From version 7.3, Vim supports persistent undo. With this feature enabled, Vim automatically saves history to external files, making the undo/redo functionality continue to work after restarting Vim or closing a buffer. This makes Vim much more comfortable if you use it as a core part of your development workflow, especially if you use it with other terminal applications.
Before I learned about persistent undo, I felt uncomfortable to make changes spanning across multiple files. I don’t like to keep many buffers open, so I rather jump from file to file with fzf or use the shell to navigate around and occasionally open Vim when I need to edit something.
Having short editing sessions, I can’t access recent history information after I reopen a file. This info is often crucial, as a simple undo/redo combination allows me to recover some context about what I’ve been doing in that file before.
In this aspect, persistent undo increases the comfort level of the lightweight Vim + terminal combination to be a bit closer to what IDEs provide; tools that I usually don’t restart too often and provide a consistent feeling by keeping track of the stuff I do in them in a session.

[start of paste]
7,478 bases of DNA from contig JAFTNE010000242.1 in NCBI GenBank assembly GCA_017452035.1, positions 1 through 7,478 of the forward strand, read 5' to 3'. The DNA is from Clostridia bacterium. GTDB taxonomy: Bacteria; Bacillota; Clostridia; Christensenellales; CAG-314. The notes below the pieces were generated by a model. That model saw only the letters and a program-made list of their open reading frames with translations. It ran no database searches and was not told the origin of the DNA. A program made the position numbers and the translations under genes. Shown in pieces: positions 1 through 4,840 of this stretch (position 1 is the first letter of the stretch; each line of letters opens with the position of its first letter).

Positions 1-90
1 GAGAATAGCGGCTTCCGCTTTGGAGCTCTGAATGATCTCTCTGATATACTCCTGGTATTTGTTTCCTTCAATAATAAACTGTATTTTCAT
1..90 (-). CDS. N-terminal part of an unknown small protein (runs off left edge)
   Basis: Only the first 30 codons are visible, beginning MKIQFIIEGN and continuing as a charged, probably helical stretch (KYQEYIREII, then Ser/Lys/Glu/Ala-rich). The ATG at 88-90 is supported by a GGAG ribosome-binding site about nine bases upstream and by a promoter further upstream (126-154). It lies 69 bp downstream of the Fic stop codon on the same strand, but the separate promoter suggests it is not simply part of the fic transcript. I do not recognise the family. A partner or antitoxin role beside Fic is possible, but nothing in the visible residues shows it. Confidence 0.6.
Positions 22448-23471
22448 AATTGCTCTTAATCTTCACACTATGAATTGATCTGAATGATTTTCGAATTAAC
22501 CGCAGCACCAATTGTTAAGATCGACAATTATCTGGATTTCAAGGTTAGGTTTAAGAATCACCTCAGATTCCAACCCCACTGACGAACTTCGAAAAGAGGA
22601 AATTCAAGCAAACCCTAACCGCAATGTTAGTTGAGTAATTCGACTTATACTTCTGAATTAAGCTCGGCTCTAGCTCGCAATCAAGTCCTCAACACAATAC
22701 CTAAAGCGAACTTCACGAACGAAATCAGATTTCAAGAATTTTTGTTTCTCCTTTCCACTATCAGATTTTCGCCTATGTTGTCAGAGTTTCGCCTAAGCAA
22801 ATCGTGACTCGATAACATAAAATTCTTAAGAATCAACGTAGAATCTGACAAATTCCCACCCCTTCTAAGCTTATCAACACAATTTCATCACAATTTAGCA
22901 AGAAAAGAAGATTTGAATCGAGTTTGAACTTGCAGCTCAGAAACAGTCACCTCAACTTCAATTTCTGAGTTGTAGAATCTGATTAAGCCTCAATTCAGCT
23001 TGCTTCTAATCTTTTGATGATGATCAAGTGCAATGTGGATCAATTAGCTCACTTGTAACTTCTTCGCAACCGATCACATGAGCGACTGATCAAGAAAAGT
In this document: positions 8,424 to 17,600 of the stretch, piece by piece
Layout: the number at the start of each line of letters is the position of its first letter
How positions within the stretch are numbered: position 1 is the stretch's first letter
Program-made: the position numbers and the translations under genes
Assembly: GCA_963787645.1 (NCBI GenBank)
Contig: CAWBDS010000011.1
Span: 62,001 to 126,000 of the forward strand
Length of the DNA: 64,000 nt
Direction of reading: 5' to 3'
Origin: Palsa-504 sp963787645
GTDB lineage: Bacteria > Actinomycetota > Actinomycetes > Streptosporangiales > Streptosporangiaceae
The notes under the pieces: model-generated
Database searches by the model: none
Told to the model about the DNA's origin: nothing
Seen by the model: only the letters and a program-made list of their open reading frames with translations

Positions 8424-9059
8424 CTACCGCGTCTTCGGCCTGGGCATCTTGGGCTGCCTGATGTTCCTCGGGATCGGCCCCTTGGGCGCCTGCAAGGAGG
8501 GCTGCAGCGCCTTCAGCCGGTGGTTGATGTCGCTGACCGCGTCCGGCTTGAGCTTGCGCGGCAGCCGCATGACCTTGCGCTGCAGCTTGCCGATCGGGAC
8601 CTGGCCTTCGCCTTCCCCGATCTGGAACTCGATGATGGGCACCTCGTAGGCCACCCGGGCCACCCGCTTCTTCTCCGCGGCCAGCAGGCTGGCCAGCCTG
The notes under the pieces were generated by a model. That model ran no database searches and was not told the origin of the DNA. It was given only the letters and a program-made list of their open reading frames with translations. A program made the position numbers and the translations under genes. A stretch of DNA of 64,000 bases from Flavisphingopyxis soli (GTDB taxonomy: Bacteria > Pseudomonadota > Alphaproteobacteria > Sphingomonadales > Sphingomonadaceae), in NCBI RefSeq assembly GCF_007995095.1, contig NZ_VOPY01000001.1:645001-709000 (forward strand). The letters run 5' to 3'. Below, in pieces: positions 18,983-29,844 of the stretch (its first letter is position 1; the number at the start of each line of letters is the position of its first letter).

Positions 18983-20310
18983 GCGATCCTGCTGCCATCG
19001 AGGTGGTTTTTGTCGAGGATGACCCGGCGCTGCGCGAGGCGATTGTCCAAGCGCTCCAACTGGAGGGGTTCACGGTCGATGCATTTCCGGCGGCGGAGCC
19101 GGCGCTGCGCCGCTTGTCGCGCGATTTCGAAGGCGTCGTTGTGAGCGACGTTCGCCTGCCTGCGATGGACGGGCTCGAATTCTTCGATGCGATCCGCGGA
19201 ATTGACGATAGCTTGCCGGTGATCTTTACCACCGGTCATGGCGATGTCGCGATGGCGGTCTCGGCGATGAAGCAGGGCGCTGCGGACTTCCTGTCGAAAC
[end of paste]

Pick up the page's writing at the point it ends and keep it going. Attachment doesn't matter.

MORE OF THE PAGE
We write articles like this regularly. Join our mailing list and let's keep in touch.
set undofile is sufficient to enable this feature. However, by default Vim creates the history files next to the files that are being edited. I don’t really like this, so I use the
set undodir option as well to specify the exact location of these files.
Taking the idea from this StackExchange thread I also added some instructions to my .vimrc file to create a temporary directory to store my history files. Because I don’t want to bother about deleting the old entries, I put the undo directory to the
/tmp folder as it’s subject to system level cleanups. This way I can’t count on the history files to survive system restarts, but it’s fine for me, they are usually needed for one coding session. If you store them elsewhere, make sure to create a Cron job to periodically delete them.
It’s also worth mentioning that it is best to create the undo directory with
700 permissions (
drwx------), as it grants all rights to the owner, but nothing to anybody else.
So, to summarize, I’ve added the following to my .vimrc file:
As far as I can tell now, having
undofile enabled provides a great deal of comfort for free. If you use Vim solely to edit configuration files it might not be a big deal, but in any other case I recommend this feature.